Meeting Minutes – 2/21/17

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MPPA Meeting Thursday February 21, 2017 at 6 PM in Central Medical Building, St. Paul.

Those present: President Lee Beecher, Bob Geist, Dave Racer, Hannelore Brucker, Scott Jensen, Carl Burkland, Lye Swenson, Don Gehrig, Wayne Zuehlke, Mike Ainslie, and Dave Feinwachs.

  1. Scott Jensen discussed details of the Health care re-insurance law, liability insurance, scope of practice problems, cost of new drugs, creating a whole state insurance area to avoid subsidizing the expensive SE area, the repeal of HMO non-profit law, and any willing provider(AWP) law.
  2. Dave Feinwachs gave an excellent presentation entitled “The Anatomy of Fraud”. He recounted the federal court’s finding of fraud in MI Blue Cross vs. Hi-Lex, an ERISA company robbed for 20 years by the insurance corporation, which defense said that all HMOs pocket the ERISA rebates or they would go broke—the judge found this egregiously illegal fraud and found for the plaintiff, Hi-Lex. The same pattern of fraud is suspect in the nation’s Medicaid HMO systems including in MN where independent forensic audits have been side-tracked. The question is whether the state and federal CMS have been paying too much, because the HMOs self-report spending of state money without oversight. The concern is that non-profit HMO profits (9.04%) may be exorbitant and even may be underestimated. Medicaid HMO systems may have more serious problems than just high costs, poor provider pay, and pre-authorization access barriers.
  3. Bob Geist presented the Medicaid Family Medical Accounts (FMA) program: SF 1302 and HF 1552. The companion bills will need amendments to fill two blanks (regarding copays and prefunding of the FMA debit card) and about 8 other changes are being considered. The goal of the FMA program is Empowerment of Families, to wit: 1) Free choice of program: FMA or HMO, 2) Free choice of provider, 3) Ownership of health care resources on a debit card—a potential bridge out of Medicaid, 4) Fair to patients, providers, and the Medicaid system, and 5) Open TPA encounter payment data to identify the sick needing more intense community services. The new bullet point handout rationale is attached on2—toss out any old versions.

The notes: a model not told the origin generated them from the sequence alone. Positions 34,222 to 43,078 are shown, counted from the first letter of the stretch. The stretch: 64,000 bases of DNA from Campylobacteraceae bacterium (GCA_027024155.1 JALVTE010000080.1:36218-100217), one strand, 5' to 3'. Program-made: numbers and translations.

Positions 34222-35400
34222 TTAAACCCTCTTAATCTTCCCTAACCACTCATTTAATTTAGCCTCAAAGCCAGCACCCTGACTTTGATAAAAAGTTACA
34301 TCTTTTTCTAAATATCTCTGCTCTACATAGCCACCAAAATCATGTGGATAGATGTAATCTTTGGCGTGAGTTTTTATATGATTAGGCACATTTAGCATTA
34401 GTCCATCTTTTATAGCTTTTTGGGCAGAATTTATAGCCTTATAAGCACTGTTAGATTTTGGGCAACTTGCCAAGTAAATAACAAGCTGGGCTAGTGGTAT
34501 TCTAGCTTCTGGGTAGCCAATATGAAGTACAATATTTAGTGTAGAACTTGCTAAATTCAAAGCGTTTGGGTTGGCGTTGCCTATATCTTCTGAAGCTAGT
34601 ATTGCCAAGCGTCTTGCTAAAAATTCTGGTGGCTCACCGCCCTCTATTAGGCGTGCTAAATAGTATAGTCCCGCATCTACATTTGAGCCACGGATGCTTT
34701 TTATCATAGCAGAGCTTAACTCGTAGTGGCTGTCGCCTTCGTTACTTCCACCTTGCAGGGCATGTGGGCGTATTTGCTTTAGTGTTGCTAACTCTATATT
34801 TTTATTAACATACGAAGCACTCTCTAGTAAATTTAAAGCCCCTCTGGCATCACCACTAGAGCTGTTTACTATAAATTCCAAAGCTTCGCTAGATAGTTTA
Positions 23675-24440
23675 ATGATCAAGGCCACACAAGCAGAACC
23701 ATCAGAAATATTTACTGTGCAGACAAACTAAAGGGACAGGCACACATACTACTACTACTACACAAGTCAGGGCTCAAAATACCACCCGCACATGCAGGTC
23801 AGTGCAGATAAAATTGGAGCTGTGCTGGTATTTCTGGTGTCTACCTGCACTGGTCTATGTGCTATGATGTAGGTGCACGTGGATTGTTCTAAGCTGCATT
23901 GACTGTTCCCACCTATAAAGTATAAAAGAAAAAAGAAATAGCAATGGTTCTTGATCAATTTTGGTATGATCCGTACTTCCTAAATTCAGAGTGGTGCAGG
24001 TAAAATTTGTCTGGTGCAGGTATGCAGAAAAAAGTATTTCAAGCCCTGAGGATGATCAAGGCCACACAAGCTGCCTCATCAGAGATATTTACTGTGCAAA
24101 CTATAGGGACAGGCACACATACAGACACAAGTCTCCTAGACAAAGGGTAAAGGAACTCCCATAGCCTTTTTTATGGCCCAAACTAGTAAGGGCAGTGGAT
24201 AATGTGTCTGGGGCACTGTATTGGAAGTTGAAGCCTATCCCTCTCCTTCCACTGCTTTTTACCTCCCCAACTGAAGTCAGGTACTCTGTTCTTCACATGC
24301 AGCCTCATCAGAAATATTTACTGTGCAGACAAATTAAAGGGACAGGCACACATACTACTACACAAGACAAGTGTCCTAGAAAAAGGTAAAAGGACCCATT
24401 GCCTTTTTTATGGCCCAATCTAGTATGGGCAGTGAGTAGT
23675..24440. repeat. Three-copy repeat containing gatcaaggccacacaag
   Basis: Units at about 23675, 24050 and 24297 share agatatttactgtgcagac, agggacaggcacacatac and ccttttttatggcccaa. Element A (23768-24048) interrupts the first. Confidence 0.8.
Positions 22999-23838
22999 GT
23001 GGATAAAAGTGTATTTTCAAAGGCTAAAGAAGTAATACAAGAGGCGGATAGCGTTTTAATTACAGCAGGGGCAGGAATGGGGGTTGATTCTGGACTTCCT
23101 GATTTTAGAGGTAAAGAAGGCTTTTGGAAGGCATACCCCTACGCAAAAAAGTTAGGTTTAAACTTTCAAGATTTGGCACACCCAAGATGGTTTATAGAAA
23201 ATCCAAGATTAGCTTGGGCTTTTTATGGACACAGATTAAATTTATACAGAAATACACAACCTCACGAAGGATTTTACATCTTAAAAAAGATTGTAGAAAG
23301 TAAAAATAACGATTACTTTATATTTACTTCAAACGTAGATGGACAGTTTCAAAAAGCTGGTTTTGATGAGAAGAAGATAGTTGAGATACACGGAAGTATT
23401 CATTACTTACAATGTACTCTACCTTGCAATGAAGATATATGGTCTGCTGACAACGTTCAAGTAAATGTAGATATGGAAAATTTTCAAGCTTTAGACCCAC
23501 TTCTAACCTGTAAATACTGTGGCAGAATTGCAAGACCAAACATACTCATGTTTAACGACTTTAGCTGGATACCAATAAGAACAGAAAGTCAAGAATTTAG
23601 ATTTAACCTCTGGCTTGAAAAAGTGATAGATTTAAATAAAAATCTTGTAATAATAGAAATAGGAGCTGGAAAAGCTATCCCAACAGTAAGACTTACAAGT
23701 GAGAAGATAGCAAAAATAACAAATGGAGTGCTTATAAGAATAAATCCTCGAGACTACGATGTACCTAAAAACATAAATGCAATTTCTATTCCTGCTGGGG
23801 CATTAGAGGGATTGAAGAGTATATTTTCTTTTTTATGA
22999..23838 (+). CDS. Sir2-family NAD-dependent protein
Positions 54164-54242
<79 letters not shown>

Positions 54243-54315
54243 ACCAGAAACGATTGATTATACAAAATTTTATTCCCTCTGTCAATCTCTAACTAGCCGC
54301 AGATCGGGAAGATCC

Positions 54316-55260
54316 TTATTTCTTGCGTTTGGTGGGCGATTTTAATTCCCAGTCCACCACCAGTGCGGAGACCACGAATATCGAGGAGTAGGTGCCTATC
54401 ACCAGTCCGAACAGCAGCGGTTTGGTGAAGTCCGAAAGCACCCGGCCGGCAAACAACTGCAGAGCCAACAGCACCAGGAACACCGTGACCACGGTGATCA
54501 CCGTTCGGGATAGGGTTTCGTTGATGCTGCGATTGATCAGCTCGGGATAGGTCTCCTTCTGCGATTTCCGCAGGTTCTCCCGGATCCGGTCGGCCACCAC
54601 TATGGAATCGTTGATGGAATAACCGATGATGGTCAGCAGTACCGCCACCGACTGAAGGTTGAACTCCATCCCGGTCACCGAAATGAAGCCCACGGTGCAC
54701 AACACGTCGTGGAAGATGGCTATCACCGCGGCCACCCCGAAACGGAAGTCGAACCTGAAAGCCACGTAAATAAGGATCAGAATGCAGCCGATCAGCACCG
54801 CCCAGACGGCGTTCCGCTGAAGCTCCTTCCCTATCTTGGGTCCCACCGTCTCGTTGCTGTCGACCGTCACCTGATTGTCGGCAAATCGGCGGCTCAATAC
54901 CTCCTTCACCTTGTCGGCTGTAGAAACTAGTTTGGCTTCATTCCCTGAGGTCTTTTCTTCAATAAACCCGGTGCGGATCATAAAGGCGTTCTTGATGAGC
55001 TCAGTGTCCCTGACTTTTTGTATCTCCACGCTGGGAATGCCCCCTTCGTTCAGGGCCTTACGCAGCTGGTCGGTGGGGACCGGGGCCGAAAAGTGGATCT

4. Lee Beecher and Dave Racer noted a pending book, Passion for Patients. It recounts Lee’s experiences in medicine: from medical school, to specialization, to medical director, then to private practice, and eventually to a cash only practice.
  5. Next meeting will be announced—probably late March or early April.

Respectfully submitted, Robert W. Geist MD, Secretary pro-tem

Family Medical Accounts (FMAs) for Medicaid: A program to promote cost savings, improved access, and equity, when families are empowered with money[1]

update 2-2-17

  • Major Medicaid funded Medical coverage—Medical Assistance (MA) benefit schedule
    • Insures unpredictable and unaffordable risk (catastrophic expense)—consider re-insurance bids
    • Insures preventive/prenatal services/well child and baby care/meds for some chronic conditions (diabetes, hi BP, cholesterol, epilepsy etc.), and so forth.
  • Deductible FMA Medicaid funded debit card
    • “self-Insurance” for predictable and affordable risk (routine outpatient expense)
    • FMAs are money, not vouchers for insurance.
    • Debit card is cash for medical out-patient care. There is no FMA charge for inpatient or outpatient surgery center care; there is no personal cash gap, because the enrollee has FMA money.
    • Electronic deposit banked by state (or contracted private bank)
    • Personal/family Ownership à a bridge to private sector if become ineligible.
      • FMA unspent money roll-over and portability.[2]
    • State benefit set flexibility added to CMS allowable [213(d)] services.
    • Choice of provider: state network and/or any willing provider out of network.
    • TPA coordination of all accounts (FMA; major med; investment)—state shall contract.
    • Patient/family money = economic equity and medical market power
      • Medicaid “cash gap” is eliminated before major medical coverage.
      • Patient-centered quality care with market power choice for care personalization, timeliness, continuity, and trust in referral.